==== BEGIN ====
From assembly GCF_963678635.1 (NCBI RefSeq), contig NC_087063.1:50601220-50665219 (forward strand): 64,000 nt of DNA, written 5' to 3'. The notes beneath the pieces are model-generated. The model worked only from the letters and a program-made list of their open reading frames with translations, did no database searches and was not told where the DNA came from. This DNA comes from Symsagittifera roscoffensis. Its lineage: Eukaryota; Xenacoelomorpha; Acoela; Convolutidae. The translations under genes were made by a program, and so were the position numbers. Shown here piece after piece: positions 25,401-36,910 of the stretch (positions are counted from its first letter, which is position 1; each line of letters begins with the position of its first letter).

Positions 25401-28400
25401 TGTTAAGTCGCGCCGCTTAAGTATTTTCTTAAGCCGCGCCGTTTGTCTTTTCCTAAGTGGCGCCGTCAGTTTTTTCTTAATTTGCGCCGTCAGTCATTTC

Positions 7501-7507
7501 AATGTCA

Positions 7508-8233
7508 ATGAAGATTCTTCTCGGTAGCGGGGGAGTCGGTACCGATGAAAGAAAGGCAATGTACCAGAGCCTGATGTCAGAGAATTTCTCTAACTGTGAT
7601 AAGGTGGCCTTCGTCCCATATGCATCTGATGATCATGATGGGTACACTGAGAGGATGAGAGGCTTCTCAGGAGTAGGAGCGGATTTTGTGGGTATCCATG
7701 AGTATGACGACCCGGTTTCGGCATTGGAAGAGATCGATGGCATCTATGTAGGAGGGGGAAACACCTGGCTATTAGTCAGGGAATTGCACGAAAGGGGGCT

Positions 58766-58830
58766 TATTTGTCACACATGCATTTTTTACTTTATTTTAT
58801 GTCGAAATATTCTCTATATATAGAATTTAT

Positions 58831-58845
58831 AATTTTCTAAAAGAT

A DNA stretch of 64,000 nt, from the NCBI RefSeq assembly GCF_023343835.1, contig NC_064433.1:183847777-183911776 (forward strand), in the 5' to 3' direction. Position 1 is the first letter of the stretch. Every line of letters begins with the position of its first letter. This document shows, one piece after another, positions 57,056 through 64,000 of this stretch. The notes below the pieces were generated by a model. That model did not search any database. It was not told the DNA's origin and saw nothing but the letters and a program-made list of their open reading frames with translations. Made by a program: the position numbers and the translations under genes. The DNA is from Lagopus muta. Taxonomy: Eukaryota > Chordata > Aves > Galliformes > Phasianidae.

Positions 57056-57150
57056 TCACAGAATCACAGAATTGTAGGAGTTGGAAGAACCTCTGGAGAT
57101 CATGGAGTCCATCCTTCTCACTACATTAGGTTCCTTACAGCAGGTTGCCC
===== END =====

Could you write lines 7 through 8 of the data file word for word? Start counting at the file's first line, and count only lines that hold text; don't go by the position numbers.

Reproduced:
7508 ATGAAGATTCTTCTCGGTAGCGGGGGAGTCGGTACCGATGAAAGAAAGGCAATGTACCAGAGCCTGATGTCAGAGAATTTCTCTAACTGTGAT
7601 AAGGTGGCCTTCGTCCCATATGCATCTGATGATCATGATGGGTACACTGAGAGGATGAGAGGCTTCTCAGGAGTAGGAGCGGATTTTGTGGGTATCCATG